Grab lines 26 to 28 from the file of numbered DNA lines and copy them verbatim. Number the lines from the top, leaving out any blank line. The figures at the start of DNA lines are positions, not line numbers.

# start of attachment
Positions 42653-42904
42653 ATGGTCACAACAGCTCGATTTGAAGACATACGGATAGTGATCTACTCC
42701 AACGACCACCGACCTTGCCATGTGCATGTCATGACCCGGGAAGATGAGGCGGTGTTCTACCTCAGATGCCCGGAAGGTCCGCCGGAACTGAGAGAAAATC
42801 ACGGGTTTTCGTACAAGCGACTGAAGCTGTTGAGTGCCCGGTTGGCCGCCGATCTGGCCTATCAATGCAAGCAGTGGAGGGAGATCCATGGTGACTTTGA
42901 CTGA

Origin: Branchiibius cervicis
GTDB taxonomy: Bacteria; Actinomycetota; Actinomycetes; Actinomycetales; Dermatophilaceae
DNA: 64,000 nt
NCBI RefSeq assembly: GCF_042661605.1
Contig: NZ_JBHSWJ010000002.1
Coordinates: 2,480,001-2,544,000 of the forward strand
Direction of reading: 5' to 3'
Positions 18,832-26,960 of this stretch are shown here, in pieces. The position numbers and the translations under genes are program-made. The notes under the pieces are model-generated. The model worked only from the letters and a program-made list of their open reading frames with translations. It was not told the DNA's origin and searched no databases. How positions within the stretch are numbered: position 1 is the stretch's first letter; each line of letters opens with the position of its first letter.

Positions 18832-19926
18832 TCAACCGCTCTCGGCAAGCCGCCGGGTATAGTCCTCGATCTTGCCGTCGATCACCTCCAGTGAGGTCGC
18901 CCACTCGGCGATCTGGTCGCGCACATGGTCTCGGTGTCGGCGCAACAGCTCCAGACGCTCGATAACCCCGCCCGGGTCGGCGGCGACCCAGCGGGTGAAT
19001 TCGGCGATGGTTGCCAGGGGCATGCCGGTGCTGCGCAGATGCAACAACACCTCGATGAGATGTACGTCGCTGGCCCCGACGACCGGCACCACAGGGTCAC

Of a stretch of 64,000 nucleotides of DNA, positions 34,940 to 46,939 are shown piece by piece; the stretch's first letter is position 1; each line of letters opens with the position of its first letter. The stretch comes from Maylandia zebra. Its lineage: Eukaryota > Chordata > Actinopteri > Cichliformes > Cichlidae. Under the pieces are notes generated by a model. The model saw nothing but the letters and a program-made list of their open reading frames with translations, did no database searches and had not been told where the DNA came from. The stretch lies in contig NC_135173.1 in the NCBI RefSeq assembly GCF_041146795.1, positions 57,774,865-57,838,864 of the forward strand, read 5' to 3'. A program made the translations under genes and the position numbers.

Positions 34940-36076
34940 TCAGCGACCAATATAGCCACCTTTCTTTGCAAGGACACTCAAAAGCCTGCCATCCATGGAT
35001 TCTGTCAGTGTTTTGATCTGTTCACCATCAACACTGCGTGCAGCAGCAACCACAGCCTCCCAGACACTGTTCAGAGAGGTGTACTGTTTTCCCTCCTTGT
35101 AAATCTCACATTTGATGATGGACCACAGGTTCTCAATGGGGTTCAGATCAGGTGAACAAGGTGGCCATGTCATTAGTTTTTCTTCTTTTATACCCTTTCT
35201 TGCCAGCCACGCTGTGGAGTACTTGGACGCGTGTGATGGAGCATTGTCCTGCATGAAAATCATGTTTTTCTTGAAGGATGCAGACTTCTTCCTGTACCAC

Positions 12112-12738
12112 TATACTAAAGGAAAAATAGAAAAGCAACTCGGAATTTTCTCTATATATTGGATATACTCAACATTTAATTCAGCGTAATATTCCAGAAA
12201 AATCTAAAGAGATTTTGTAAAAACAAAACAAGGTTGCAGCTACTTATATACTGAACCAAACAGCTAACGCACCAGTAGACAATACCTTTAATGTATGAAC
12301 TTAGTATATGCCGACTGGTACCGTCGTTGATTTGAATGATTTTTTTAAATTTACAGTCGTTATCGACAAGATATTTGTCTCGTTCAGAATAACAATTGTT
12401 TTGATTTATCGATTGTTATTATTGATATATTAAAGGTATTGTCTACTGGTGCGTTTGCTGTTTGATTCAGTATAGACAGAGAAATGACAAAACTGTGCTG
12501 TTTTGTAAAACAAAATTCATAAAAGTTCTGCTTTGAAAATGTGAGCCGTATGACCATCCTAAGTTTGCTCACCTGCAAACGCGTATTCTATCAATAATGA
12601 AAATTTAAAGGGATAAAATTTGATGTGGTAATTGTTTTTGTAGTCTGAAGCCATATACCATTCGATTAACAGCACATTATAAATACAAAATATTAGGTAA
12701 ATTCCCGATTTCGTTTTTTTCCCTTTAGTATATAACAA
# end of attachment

12201 AATCTAAAGAGATTTTGTAAAAACAAAACAAGGTTGCAGCTACTTATATACTGAACCAAACAGCTAACGCACCAGTAGACAATACCTTTAATGTATGAAC
12301 TTAGTATATGCCGACTGGTACCGTCGTTGATTTGAATGATTTTTTTAAATTTACAGTCGTTATCGACAAGATATTTGTCTCGTTCAGAATAACAATTGTT
12401 TTGATTTATCGATTGTTATTATTGATATATTAAAGGTATTGTCTACTGGTGCGTTTGCTGTTTGATTCAGTATAGACAGAGAAATGACAAAACTGTGCTG